|Something There That Wasn't There Before
Author: madeleine68 PM
Olivia hated Alex on first sight, merely on general principle. But then things started to change . . . A/O oneshot. Please review!Rated: Fiction T - English - Romance/Drama - A. Cabot & O. Benson - Words: 2,007 - Reviews: 15 - Favs: 13 - Follows: 2 - Published: 08-31-10 - Status: Complete - id: 6287573
|A+ A- Full 3/4 1/2 Expand Tighten|
Disclaimer: Nothing and no one belongs to me. That's life sometimes.
The first thought that flitted through my mind at the sight of Alex Cabot was that she was another uptight bitch hoping to further her political career. I hated her with a vengeance. No one was like us and no one could understand us. She was here to help herself, not the victims, and not us. She would never understand the true dedication and passion required to succeed at this job. She wouldn't last long.
"How long do you think this one will last?" Elliot asked me in an undertone as she sauntered out of the room, emanating confidence in the way she walked, the way she held her head high, the ramrod straightness of her back.
I appraised her Jimmy Choo heels, her neatly pressed business suit, her beach blonde hair pulled into a tight bun, not one strand out of place. "Three months, tops."
We shook on it and went back to work.
Alex drove me crazy. She would walk into the precinct wearing designer brands and shoes that cost more than what I earned in a week, and she had the nerve to tell us how we didn't know how to do our jobs. We were the ones who cared about these poor women who'd been raped by monsters, not her! It was well enough for her to call her Uncle Bill when she needed a favor, but the only person we had to go to was her, and when she refused to help us, we were up against a brick wall.
But she lasted. And on the third month mark, Elliot triumphantly held out his hand. "My winnings, please."
"I'm broke," I snarled, wanting to kick something, preferably Alex.
"We made a deal," he reminded me.
"Tomorrow," I muttered. "Tomorrow's payday and I'll give you your twenty bucks then."
"I'll hold you to that," he said good-naturedly. "With 10% daily interest."
"Can't you give me a break?"
"It doesn't matter if you plan on holding up your end."
"Fine," I snapped before stomping out of there.
A call of, "Detective Benson?" stopped me and I whirled around, face to face with just the last person I wanted to see right now.
"What?" I barked, not in the mood to deal with Alex Cabot right now.
"I got you the warrant."
"To search Barrera's place."
"We didn't ask you to get that warrant," I growled.
She smiled shyly, and I was momentarily daunted. Shy was not within Alex's repertoire of expressions, and it looked awkward on her face. "I thought you might need it."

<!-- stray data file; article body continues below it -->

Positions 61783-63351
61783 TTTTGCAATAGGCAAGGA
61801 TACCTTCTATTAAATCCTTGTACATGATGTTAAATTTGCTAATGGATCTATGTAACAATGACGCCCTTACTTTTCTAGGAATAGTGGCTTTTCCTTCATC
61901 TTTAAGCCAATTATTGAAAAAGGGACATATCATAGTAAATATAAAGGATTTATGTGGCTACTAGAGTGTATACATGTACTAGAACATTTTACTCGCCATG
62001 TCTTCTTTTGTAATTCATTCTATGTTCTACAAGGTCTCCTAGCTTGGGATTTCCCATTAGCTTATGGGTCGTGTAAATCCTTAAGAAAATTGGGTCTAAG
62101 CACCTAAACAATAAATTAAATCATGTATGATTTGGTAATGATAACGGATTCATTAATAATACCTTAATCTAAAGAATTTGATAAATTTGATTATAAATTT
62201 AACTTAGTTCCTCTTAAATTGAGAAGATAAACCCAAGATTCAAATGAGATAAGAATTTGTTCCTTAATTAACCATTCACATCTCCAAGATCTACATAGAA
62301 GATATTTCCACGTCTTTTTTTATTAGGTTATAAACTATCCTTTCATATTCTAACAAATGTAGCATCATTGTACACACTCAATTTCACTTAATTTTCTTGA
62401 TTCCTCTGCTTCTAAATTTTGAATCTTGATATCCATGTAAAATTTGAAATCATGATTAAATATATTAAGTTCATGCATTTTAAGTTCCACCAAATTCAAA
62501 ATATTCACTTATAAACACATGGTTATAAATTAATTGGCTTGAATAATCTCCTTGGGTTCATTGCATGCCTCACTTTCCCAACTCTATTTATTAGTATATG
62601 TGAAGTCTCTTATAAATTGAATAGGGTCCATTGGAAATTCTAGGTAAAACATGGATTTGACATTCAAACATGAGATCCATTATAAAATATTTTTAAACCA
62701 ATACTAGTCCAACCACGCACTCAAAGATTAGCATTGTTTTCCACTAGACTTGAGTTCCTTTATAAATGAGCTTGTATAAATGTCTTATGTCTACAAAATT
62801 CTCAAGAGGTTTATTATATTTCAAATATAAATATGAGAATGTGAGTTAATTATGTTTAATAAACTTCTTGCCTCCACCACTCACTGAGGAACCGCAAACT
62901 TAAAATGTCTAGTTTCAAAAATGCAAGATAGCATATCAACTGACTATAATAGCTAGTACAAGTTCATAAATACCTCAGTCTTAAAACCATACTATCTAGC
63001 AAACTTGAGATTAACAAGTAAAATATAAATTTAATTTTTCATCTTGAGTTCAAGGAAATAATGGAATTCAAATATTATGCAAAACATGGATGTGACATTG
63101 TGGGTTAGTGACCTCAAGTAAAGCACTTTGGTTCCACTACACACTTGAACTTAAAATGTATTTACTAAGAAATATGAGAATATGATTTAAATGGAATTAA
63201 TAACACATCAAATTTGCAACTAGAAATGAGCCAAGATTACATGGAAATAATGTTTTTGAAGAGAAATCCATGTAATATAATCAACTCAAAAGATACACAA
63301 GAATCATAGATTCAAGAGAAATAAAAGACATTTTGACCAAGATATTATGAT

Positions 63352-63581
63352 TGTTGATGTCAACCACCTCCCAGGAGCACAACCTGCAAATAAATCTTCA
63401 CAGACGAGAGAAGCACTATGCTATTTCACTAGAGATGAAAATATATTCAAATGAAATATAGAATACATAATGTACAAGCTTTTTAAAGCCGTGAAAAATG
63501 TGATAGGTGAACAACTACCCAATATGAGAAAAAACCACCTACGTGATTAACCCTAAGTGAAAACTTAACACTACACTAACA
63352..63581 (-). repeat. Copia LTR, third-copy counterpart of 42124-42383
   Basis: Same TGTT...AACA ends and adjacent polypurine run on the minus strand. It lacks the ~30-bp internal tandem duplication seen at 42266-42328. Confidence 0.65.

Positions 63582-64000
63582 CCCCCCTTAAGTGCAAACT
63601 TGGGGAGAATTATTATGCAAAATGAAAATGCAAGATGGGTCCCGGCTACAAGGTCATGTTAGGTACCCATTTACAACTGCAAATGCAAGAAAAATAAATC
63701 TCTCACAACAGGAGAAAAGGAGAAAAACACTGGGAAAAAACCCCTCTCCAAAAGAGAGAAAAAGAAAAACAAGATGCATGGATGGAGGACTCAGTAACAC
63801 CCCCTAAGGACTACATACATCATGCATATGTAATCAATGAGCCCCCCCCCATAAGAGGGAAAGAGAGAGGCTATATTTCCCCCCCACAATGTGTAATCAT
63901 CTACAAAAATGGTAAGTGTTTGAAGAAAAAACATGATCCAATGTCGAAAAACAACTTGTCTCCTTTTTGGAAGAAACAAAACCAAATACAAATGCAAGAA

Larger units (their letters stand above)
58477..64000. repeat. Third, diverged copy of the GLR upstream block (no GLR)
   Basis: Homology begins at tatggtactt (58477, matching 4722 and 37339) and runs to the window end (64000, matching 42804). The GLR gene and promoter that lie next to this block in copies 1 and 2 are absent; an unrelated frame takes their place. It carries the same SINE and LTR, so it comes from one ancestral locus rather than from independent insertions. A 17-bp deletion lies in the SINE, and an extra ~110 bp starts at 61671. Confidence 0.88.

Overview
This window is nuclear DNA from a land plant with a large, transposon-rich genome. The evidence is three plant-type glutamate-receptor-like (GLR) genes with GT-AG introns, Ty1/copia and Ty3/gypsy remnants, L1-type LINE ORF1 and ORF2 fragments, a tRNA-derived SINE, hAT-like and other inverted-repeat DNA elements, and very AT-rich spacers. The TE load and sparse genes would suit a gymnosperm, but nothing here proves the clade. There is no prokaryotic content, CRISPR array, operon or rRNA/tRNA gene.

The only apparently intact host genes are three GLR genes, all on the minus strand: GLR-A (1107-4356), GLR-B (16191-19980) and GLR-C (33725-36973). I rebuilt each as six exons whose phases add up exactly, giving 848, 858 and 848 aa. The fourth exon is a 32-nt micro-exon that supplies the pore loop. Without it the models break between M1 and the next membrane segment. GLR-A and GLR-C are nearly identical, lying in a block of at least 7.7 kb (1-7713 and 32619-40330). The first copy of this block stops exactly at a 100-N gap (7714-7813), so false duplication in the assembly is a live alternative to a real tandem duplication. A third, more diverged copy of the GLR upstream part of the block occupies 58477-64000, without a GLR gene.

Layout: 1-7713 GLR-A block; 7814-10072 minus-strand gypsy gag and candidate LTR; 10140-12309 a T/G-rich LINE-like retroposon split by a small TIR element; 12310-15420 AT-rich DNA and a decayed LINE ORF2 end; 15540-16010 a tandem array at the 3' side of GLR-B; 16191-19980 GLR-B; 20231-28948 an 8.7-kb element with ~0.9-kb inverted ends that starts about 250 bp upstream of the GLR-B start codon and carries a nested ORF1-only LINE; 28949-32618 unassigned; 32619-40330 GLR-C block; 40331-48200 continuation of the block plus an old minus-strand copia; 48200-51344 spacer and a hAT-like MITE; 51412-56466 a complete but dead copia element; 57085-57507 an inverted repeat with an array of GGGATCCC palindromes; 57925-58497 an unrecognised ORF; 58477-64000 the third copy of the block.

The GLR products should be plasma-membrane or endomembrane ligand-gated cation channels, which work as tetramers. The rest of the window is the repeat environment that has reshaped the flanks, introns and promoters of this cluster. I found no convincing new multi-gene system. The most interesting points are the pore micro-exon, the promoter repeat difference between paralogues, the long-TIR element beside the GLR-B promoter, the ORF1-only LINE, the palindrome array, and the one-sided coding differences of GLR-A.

What made it even worse was that I knew she was right. We'd actually called her to ask for the warrant, but she hadn't answered, and I was in too foul a mood to leave a message. It was just easier to pretend she was incompetent, even though she clearly wasn't. "Thanks," I said grudgingly.
She smirked, that smug smile that I absolutely despised, and she replied, a touch of amusement in her voice, "Don't mention it."
"Fine," I said sarcastically. "I won't." I turned and started to go, but she stopped me again.
"Elliot told me I earned him twenty bucks."
She was smirking again and I clasped my hands together so I wouldn't be temped to wipe it off her face. "Since you clearly have twenty dollars to spare and I don't, why don't you pay up instead?"
She shrugged. "Why should I? You lost the bet."
"It's your fault I lost."
Amusement played around the corners of her lips. "How so?"
I really didn't feel like answering, so I started to stalk out of there for the third time.
"I'll see you tomorrow, Detective," she called sweetly after me.
"If I live that long," I muttered, curling my hands into fists as I left.
Alex met us at a crime scene one day in Gucci heels and a dress that probably cost more than I earned in an entire year. It was a light blue dress that accentuated her figure, bringing out the blue in her bottomless eyes. Her golden hair hung loosely over her shoulders and I had a nagging feeling that the necklace she wore was more expensive than my entire apartment, I'd never really noticed her breathtaking beauty before – I mean, I had, but I'd never really thought about it. I mean, really thought about it. She was gorgeous.
She noticed me staring and bit her lip, a gesture I'd learned she only did when she was nervous. "So what have we got?"
I couldn't bite back my retort. I wasn't technically angry at her; I was angry at the moisture pooling between my legs at the sight of that tight dress, clinging to her in all the right ways. But she was an easy target. "What does it look like, Counselor?"
She crossed her arms, quirking an eyebrow in amusement. "It looks like a dead body. What more can you tell me?"
"I can't tell you anything until the autopsy is completed."
She sighed. "Is this the work of our serial killer?"
"When we catch him, you can ask, and I'm sure he'll tell you."
Alex rolled her eyes. "Sometimes I wonder why I even talk to you."
"Sometimes I wonder the same thing." I could see the frustration igniting behind those icy baby blues, and it was almost empowering. So I pressed on. "Feel free to go back to whatever guy you left sitting at a five star restaurant. We'll send you the report later."